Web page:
To speak of swingeing (Middle English Swengen) suggests a dark-ages style of axeman laying about him pell mell with his mighty blade – though George Osborne would doubtless rather cast himself as a judicious nip and tucker trimming back excess fat.

Be that as it may, most expect there will be blood. The UK economy is going to be “incredibly anaemic” for “up to five years” IT suggests, quoting Bank of England man Spencer Dale.

We’ll have to wait for October’s spending review to find out exactly where the axe will fall, claims IT reporter Anglo Saxon West. But the “first stabs of pain have already been felt as the government aims to cut £6bn this year alone.”

So what manner of chopping (or stabbing) lies ahead for our beloved insurance industry? With talk of grim (but oddly not of reaping), of slicing and of scars, Sax predicts a “significant negative impact.”

Cutting the education budget could apparently hurt insurers like Zurich and Chartists who insure a lot of schools and things. Zurich’s Larry Stokes fans the flames of apprehension with fears that sprinkler systems won’t be fitted, leaving educational establishments to flare up undefended.

And if cuts delay any recovery in construction, Saxon adze (adds, geddit?!), “brokers with professional indemnity packages for architects, surveyors and solicitors will also suffer.”

Meanwhile Defra’s promise of “efficiency savings” casts doubt, Times says, on the government’s commitment to flood management –raising once again the spectre of insurers cutting cover for at-risk homes. The ABI says it doesn’t expect flood defence budgets to be cut, but will certainly have something to say if they are.

Though most of us know it better as the national electricity company in Didier Drogba’s homeland, CIE apparently also stands for Compulsory Insurance Enforcement. This involves vigorously encouraging their owners to insure the estimated two million motor vehicles lurking around the UK uninsured. Whilst clearly a good thing for insurers, this has precious little to do with cutting anything. But what the hell.

The Men in Black (MIB), are fully on board, with their Motor Insurance Database (MIB-MID) teed up to meld seamlessly with luxury luggage marque DVLA’s database to track down uninsured vehicles.

But BIBA’s Eeyoresque Graeme Trudgill anticipates a long uphill plod. He fears “the government may not put its full weight” (approximately 2.4 tonnes, if you include all cabinet members) “behind the programme” and says “We would be very disappointed if we did not get support after the efforts we have made.”

Returning to the theme of cutting things, IT suggests the multibillion Crossrail project could still be under threat, before concluding that it probably isn’t.

OK then, how about tax rises? Very worrying for insurers! Malcolm Smith of Groupananarama makes a difficult point of real significance, telling Times “There’s a real need to significantly increase commercial writing. A 1% increase [in IPT] makes this difficult in an already difficult market.”

Plus: maybe tax rises will force Brit go-getters to leave the country en masse, and (the irony!) poor Phil Collins, who left when Labour got in, may yet have to put his repatriation plans back on hold.

Then there’s the risk that government-funded bodies and projects will cut back on risk management – forcing insurers to charge higher premiums. Hmmm…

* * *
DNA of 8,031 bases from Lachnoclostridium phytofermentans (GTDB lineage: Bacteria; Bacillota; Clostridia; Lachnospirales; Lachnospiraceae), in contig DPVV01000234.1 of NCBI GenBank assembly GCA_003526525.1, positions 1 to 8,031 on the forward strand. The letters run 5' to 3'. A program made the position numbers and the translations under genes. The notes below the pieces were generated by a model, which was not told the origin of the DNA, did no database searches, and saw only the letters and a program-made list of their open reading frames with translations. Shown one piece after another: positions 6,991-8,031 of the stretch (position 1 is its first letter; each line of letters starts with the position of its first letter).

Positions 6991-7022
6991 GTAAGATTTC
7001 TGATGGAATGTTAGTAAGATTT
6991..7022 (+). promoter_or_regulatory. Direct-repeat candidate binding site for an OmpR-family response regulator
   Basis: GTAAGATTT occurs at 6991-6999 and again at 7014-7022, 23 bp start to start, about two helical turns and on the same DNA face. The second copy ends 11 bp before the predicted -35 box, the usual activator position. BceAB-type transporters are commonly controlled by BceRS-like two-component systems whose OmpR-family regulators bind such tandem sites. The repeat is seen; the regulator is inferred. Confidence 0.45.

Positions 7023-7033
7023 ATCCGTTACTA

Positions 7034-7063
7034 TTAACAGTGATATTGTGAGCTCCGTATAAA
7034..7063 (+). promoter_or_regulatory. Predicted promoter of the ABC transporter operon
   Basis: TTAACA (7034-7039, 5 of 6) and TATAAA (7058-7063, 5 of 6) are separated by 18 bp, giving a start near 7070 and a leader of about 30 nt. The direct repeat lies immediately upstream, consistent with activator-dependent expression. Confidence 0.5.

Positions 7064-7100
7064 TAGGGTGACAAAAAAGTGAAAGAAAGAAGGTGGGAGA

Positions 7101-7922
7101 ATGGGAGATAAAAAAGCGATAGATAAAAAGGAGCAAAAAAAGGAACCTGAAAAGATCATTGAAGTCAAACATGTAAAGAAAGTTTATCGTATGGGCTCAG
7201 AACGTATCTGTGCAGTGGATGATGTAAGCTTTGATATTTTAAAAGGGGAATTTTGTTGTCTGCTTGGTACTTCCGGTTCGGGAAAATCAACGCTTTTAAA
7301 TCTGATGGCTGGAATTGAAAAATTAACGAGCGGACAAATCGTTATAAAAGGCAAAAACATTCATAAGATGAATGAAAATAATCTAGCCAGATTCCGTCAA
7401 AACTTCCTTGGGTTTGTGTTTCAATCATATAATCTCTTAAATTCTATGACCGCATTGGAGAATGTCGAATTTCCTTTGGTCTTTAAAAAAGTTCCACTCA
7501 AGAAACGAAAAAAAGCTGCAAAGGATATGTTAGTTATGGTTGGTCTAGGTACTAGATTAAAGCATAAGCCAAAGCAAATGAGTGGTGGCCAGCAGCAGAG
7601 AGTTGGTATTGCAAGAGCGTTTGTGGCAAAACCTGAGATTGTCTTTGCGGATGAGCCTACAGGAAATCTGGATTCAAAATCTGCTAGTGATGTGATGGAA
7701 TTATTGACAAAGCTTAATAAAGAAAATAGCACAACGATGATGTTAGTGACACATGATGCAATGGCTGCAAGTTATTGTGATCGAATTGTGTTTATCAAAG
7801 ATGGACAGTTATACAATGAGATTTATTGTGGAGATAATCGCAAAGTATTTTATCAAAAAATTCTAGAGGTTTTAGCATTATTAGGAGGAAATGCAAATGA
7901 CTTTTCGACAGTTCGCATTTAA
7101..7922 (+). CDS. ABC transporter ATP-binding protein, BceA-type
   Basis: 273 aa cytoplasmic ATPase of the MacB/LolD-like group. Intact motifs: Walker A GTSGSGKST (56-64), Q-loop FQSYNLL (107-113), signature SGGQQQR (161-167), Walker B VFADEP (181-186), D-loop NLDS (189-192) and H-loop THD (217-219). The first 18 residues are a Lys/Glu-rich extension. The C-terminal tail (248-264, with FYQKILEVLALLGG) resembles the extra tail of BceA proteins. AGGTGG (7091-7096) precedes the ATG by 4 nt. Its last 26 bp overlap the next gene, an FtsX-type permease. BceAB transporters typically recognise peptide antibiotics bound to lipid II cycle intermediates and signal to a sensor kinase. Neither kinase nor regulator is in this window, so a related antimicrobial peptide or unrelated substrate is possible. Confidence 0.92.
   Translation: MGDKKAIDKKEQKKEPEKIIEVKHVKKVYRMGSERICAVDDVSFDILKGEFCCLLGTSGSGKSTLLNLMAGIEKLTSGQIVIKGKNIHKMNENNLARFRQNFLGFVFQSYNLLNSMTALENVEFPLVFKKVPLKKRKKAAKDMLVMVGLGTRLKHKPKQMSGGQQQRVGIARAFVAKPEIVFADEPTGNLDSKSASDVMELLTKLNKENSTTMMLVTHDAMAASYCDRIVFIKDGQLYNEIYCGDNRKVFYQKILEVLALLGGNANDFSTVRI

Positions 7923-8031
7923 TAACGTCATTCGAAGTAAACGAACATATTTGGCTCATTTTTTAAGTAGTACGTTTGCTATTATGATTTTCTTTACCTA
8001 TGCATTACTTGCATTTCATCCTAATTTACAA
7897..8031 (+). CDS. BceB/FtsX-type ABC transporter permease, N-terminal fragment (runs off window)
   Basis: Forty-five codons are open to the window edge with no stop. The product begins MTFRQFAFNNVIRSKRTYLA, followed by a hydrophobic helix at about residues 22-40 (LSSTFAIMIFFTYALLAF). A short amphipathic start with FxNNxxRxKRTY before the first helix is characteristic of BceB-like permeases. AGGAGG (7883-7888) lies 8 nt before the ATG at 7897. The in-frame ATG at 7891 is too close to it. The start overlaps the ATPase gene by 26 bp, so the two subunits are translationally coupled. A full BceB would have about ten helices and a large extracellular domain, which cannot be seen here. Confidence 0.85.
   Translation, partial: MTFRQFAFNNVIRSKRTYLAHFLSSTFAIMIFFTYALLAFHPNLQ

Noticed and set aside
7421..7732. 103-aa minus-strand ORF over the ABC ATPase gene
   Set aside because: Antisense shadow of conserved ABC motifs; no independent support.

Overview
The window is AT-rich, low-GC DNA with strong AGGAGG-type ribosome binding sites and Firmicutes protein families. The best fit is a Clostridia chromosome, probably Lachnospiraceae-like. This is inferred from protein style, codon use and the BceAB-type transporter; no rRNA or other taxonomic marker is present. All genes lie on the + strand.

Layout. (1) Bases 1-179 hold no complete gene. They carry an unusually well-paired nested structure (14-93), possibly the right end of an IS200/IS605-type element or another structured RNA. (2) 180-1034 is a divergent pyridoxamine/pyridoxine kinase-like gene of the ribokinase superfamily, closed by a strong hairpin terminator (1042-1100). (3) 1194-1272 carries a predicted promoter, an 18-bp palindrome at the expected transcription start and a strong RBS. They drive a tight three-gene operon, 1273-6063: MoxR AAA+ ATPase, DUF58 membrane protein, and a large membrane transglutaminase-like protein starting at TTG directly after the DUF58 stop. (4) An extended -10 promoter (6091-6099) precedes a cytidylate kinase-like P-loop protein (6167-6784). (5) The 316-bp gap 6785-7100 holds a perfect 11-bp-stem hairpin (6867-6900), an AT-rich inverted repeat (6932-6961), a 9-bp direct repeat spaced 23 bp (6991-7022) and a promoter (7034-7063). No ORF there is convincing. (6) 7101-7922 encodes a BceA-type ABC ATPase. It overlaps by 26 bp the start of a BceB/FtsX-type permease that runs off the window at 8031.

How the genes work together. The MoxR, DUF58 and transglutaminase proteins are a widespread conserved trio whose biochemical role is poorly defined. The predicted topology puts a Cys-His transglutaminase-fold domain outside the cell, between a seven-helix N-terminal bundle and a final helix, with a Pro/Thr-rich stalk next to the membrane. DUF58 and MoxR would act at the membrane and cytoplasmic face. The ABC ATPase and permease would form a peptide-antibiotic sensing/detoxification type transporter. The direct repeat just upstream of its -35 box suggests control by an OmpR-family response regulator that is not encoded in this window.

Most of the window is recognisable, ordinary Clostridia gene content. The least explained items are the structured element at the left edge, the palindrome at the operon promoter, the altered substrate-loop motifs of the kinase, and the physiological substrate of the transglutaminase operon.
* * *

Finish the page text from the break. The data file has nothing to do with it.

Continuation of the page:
David Cameron is apparently very keen on something called the private sector, and a mystery source tells Times there are “phenomenal opportunities” in government-tendered contracts: “There’s a business opportunity for brokers. It’s fill your boots time basically.”

“Brokers are entrepreneurs and survivors,” the mystery man continues, saving Sax the bother of summing up his own article. “They will have to react to market conditions when they see them. If it’s raining, put on a raincoat, and if it isn’t, don’t. It’s as simple as that.”

Bankstone News only wishes someone had spelled it out that clearly before.

July 27, 2010

In addition to being an unpleasant hazard of changing nappies, PPI is generally regarded as one of the murkier of the many tributaries that flow into the great river of insurance.

Following its provisional decision in May this year that PPI ought probably to be banned at point of sale, the Competition Commission has spent the last couple of months looking into a minor tributary of the aforementioned tributary, retail payment protection insurance (stuff bought from catalogues, that kind of thing – let’s call it RPPI).

RPPI was excluded from the CC’s earlier pronouncements, but now they’ve had a good look at how it is sold, the commission have come up with a document suggesting consumers should be given a bit more information about what RPPI will cost them and what rights they have to decline it.

The commission is not convinced it’s worth the bother of banning RPPI at POS, but is inviting comments and will make a decision in September when it takes a view on whether to ban POS sales for other forms of PPI.

We just knew you’d want to know about that.

July 22, 2010

Fresh back from the Leuka Mini Masters charity golf event at Dukes Meadow, Bankstone’s Dickon Tysoe relates how one wag risked the ire of the event’s main sponsor, by noting that he’d known nothing about Bing until he Googled it.

Has Dickon picked up any tips on how to run a charity event? You’ll have to wait til 18th and 19th September to find out, when Bankstone’s fleet of mini motorbikes rides out in aid of Yorkshire Air Ambulance.

Be that as it may, nothing chagrined by the cruel omital of any wooden spoon award, new course record holder Mr Tysoe reports an excellent time being had by all, admist valuable fund raising, obviously, for the Hammersmith Hosptial-based leukaemia charity.